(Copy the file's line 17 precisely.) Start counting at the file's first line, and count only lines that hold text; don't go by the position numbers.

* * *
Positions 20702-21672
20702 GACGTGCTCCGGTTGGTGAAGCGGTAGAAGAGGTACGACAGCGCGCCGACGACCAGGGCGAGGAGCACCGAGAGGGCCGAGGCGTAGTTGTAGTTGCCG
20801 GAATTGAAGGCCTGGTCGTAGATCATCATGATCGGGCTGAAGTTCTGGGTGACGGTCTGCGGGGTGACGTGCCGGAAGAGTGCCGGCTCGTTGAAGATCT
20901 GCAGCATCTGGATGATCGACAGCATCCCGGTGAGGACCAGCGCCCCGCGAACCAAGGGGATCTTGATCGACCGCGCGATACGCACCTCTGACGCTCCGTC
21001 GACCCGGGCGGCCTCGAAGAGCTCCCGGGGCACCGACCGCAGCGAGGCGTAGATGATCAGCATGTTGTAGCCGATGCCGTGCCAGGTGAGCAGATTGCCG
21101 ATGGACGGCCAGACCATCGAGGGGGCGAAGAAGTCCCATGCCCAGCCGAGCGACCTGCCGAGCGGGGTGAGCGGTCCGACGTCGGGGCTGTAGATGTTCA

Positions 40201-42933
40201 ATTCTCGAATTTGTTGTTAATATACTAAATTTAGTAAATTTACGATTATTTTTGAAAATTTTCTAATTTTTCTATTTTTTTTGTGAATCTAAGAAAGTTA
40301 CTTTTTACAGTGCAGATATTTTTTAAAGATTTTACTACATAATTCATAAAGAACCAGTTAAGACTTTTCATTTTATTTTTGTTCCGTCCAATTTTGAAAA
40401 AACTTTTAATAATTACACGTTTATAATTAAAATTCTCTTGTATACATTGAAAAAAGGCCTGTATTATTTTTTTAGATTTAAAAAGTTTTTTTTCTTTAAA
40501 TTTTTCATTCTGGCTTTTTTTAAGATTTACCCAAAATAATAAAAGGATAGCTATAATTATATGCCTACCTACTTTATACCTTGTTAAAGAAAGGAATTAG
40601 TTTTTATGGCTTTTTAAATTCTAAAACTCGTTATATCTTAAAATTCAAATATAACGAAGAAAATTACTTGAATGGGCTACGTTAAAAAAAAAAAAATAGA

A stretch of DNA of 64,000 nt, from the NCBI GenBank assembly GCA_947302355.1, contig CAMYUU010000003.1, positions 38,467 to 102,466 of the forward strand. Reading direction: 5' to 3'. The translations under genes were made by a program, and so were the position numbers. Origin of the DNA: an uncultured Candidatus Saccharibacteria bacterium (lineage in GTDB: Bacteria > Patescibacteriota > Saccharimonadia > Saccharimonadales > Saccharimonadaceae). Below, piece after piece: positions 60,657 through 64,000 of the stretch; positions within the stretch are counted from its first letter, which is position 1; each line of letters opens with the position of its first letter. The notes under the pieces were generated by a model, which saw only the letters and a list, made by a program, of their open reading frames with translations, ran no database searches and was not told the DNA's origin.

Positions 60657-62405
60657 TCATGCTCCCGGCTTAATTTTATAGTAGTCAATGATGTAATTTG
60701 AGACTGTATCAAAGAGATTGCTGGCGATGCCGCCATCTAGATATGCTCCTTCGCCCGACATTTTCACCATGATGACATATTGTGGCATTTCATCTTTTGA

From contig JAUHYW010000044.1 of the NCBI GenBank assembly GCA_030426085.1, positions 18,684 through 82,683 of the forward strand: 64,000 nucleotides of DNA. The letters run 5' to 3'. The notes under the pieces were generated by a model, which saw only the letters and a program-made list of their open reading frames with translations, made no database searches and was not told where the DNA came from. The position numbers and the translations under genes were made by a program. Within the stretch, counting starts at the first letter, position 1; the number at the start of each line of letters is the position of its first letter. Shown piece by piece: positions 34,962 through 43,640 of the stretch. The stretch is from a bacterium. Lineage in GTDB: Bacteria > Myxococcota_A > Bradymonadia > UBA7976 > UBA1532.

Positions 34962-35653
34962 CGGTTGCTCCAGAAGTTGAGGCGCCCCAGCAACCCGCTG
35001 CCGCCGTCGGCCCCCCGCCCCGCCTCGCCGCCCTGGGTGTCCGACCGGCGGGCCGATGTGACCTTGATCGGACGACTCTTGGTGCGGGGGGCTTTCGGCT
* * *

From contig JAUHYW010000044.1 of the NCBI GenBank assembly GCA_030426085.1, positions 18,684 through 82,683 of the forward strand: 64,000 nucleotides of DNA. The letters run 5' to 3'. The notes under the pieces were generated by a model, which saw only the letters and a program-made list of their open reading frames with translations, made no database searches and was not told where the DNA came from. The position numbers and the translations under genes were made by a program. Within the stretch, counting starts at the first letter, position 1; the number at the start of each line of letters is the position of its first letter. Shown piece by piece: positions 34,962 through 43,640 of the stretch. The stretch is from a bacterium. Lineage in GTDB: Bacteria > Myxococcota_A > Bradymonadia > UBA7976 > UBA1532.